GAINESVILLE, Fla. — Sophomore wide receiver Tyrie Cleveland knows Florida’s offense sputtered last season — and for a while before he joined the team, too.
This year, though, he feels something will be different. This year, Cleveland is more than optimistic that the Gators will break out of the offensive drought that has plagued the team for just under a decade now.
All he needs to do is look down the line at practice and see the rest of the wide receivers he’s sharing reps with each day.
“We have a lot of weapons,” Cleveland said. “Every wide receiver has a different playing style and you can use that throughout the whole offense and put up big numbers.”
Florida’s depth at wide receiver is vastly noticeable.
The Gators return Antonio Callaway, the dynamic junior who can score a touchdown just about any time the ball gets in his hands. They return Cleveland, a 6-foot-2 playmaker on the sidelines who averaged more than 21 yards per catch as a freshman last season.
They return sure-handed senior Brandon Powell, as well as bubbling sophomores Freddie Swain and Josh Hammond.
They also have versatile receiver Dre Massey returning from an ACL injury in his right knee and electric freshman Kadarius Toney, who can line up at just about any skill position spot. Freshmen James Robinson and DaQuon Green are trying to get in on the action, too.
That’s nine receivers fighting for playing time every day at practice, nine players keeping each other in line.
With that much depth, one bad practice could be the difference between starting and coming in during garbage time.
“The competition level is definitely high, and we know every day that we’ve gotta come in and work really hard,” Hammond said. “And I think that’s the standard we have in our receiver group, and that’s why we’re gonna be probably really good this year.”
National media outlets are taking notice, too. Athlon Sports ranked the Gators’ receiving corps as No. 5 in the country and No. 1 in the SEC. ESPN has Florida’s trio of Callaway, Powell and tight end DeAndre Goolsby as the third-best pass-catching tandem in the SEC.
If everything works out, though, Florida’s receiver corps has the potential to be as good and as deep as the group from the 2008 national championship team — a star-studded group on the field that included Percy Harvin, Louis Murphy, Riley Cooper, Aaron Hernandez, Deonte Thompson and David Nelson.
“I think this year,” Cleveland said, “we’re going to shock the world.”
Putting on any sort of consistent offensive performance that isn’t riddled by incompletions, runs up the middle that are stuffed at the line of scrimmage and sacks might be enough to do that.
Since 2010, Florida has finished no better than 83rd nationally in total offense. The passing hit its peak in that time frame last year when it averaged 215.8 yards per game — good for 79th in the country.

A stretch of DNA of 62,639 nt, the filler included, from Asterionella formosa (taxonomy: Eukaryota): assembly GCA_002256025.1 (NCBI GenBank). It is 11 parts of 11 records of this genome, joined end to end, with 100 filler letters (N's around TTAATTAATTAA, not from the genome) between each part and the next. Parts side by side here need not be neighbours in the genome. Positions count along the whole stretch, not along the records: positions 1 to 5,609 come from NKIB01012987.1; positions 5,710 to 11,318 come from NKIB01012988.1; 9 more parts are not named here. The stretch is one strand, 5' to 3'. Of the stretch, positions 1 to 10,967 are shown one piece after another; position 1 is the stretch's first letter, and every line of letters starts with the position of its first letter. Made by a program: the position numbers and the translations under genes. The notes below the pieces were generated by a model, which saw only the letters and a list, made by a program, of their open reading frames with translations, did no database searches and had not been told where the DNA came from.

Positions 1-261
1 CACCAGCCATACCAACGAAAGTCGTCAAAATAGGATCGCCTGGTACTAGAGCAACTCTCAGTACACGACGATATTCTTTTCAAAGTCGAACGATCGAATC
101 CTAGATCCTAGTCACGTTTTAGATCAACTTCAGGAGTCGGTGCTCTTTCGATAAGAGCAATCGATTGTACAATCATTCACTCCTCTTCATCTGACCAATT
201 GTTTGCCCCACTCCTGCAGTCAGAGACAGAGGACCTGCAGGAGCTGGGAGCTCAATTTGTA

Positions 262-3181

“You just work hard and put on the show on game day,” Cleveland said.
Cleveland specifically is ready to show what he can do in 2017 after an up-and-down freshman season.
He was suspended for the season opener against Massachusetts after shooting a BB gun at a residence hall on Florida’s campus . He also missed the North Texas game with a hamstring injury.
But once he got on the field, he showed glimpses of his talent.
There was his first career catch, a 36-yard over-the-shoulder grab down the right sideline against Tennessee. There was his first career touchdown catch, hauling in a pass on a crossing route and turning upfield for a 20-yard score against Missouri.
And there was the 98-yard touchdown catch-and-run that helped Florida defeat LSU 16-10 in Baton Rouge, La., to win the SEC East for a second straight year. All told, 4 of Cleveland’s 14 catches went for at least 20 yards.
But there were also the three games where he was held without a catch and six more where he had less than 20 yards of total offense. As a 4-star signee and the No. 2 receiver in the Class of 2016 according to the 247Sports composite, he felt overwhelmed at times by the expectations.
This year, Cleveland said he’s blocking out the outside noise. His sole focus is improving what he can do.
“It takes a lot of weight off my shoulders,” Cleveland said. “Last year, I don’t want to say I was pressured, but there were a lot of eyes on me. I feel like this year, the game has slowed down and I feel more comfortable playing.”
If Cleveland can do that, it’ll add another layer to the Gators’ already deep wide receiver corps.
“You grind at practice and work hard,” Cleveland said. “When the time comes, show it.”
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